9: A Musical Interlude
“Look,” said Doc Quinn to Tommy Burke. “What?”
“Bates and some Irregulars heading this way. Quick.”
The pair turned on to Hill Street. They knew that if Bates and the lads were in the vicinity there was a good possibility that the Special Branch were not far away. While they were only ordinary criminals they were aware that news of their eventful day might right now have also reached the ears of Spratt and his colleagues.
Burke not only wanted to avoid the cops but he also considered it desirable to pass on Ructions. It was in the middle of the Spring of the previous year. Ructions was organising a Sinn Fein meeting at the usual corner of Abbey Street. As about half a dozen of the converted congregated, Ructions began shouting at a Garda Superintendent to halt the traffic flow.
“You see the fascist cops refuse to stop the cars because they don’t want the common people of Ireland to hear the truth about the Dail which is only an assembly for the promotion of imperialism. The fascist….”
The well built Superintendent strode purposefully up to Ructions and in a loud voice he promised, “You get a crowd and I’ll stop the traffic,” and then in a whisper he added, “I’ve more hair on me bollocks than you have on your chinny chin chin.”
Ructions, who intermittingly, could be of an intemperate disposition, took umbrage. A robust bout of pushing and shoving followed and a button or two flew from the Superintendent’s tunic.
Towards the meeting’s end, Burke, who happened to be passing, told Ructions that he overheard the Superintendent say to one of the gardai that they would pick up the ‘beardy bollocks’ early the next morning.
Ructions took up Burke’s offer to stay the night in a safe house with some friends of his. He accompanied Burke to a pub in the Ringsend area. There, Burke introduced Ructions as Ireland’s new Dan Breen to Gurrocks and his brother Percy. In Ructions opinion they were both steaming. They were wearing green, Irish football jerseys as earlier in the day Ireland had played an international soccer match in Dalymount Stadium.
Ructions was starting his fourth pint when the door of the pub burst open. A thin women with streelish hair half dragged a young child behind her. She wagged a finger towards Gurrocks and in a shrill voice yelled, “ That’s him there now, Wayne, that’s yer father who was supposed to be in his work all day, have a good look at the gimp of him an the stupid state of him an the crowd of scroungers and tramps around him an they all drinking your communion money. Your communion money. That’s yer father Wayne. Me mother was right, the biggest mistake of me life that’s him Wayne…” Then she left pulling the confused child after her.
Ructions was none too enamoured at being referred to as a scrounger or a tramp in the shadows of a Beckett play.
“Your missus has a tongue like a dealer in a brothel. She’s the pits,” said Percy.
“An your mot’s mush is like a hairy armpit,” replied Gurrocks.
Within seconds both brothers were rolling around the pub floor as they wrestled and punched and scratched at each other.
“Who is putting me up?”
“The fellow who is sort of underneath at the moment. I think.” “Thanks. But I’ll take me chances as a martyr in the Joy.”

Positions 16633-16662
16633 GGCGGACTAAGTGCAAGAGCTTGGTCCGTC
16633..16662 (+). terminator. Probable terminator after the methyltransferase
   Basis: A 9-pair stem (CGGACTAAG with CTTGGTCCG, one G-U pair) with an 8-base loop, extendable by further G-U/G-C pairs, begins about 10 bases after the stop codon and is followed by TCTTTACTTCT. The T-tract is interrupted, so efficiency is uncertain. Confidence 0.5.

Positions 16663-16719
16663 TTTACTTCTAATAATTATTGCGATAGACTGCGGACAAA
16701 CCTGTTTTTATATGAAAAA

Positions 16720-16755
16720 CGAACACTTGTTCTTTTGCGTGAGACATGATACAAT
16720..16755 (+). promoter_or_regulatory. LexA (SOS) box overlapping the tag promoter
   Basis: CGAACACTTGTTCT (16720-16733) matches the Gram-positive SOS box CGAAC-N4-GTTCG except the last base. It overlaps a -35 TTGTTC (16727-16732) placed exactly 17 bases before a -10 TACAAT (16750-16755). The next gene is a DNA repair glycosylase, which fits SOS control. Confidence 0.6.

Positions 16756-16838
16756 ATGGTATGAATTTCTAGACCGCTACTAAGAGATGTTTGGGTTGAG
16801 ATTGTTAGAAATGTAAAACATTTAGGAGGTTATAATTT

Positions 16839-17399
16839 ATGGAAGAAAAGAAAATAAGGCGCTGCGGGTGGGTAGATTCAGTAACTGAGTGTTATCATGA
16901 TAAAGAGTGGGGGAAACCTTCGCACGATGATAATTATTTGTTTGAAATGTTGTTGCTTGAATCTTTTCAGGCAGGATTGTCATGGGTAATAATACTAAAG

For Doc Quinn problems began just after he left the Basin in a carefree mood after feeding some ducks. In next to no time and much to his surprise he found himself in the Bridewell Garda Station and Prison.
“You know why you're here,” said Sergeant Cuddy with emphasis to Doc Quinn in the Bridwell reception area.
Quinn shrugged deferentially and explained in a puzzled tone, “All I know Sergeant is that I was just after leaving the Basin at the Blessington Street gate having fed the ducks, as you know, the weather can be a little raw this time of the year and the ducks...”
“Fuck the ducks. You weren't marched in here for over feeding the ducks.”
“As I was saying,” Quinn continued, ignoring the red faced sergeant, “I hadn't taken three long strides on Blessington Street, when I was confronted by steroid chest out of Fitzgibbon Street cop shop who jumped out of a squad car and said “Get in. You're going to the Bridewell, you cunt.”
“Oh no,” I said, “you are surely mistaken. I'm just on my way home now after feeding the ducks. I was then grabbed around the neck and him and some other big culchie who I don't know pushed me into the car and here I am, innocent and warrantless.”
The stocky Sergeant from Cork studied the tall, sallow faced dark-haired figure with a mixture of curiosity and contempt. He bade him sit down at the shabby brown table as he himself stood up and paced backwards and forwards across the medium sized room.
“Have you ever heard of a C sharp or an F minor?” he asked as he continued to walk, his hands grasped behind his back, directing this question towards the creamy white ceiling.
“I'm not really into porno.”
The Sergeant gave a little snigger and resumed his seat at the table. He fiddled with the bundle of A4 sheets in front of him.
“This is no laughing matter,” he said without enthusiasm, no laughing matter at all. Did you ever hear of Finbar Fury or Gerry Crilly?”
“I think they're musicians or something,” said Quinn, looking apathetically at the Sergeant.
The Sergeant's face lit up. “Ah now we're beginning to get somewhere. Do you see all these papers here right in front of me, you scoundrel?”
“Well, do yeh know what they're about, yeh scumbag?”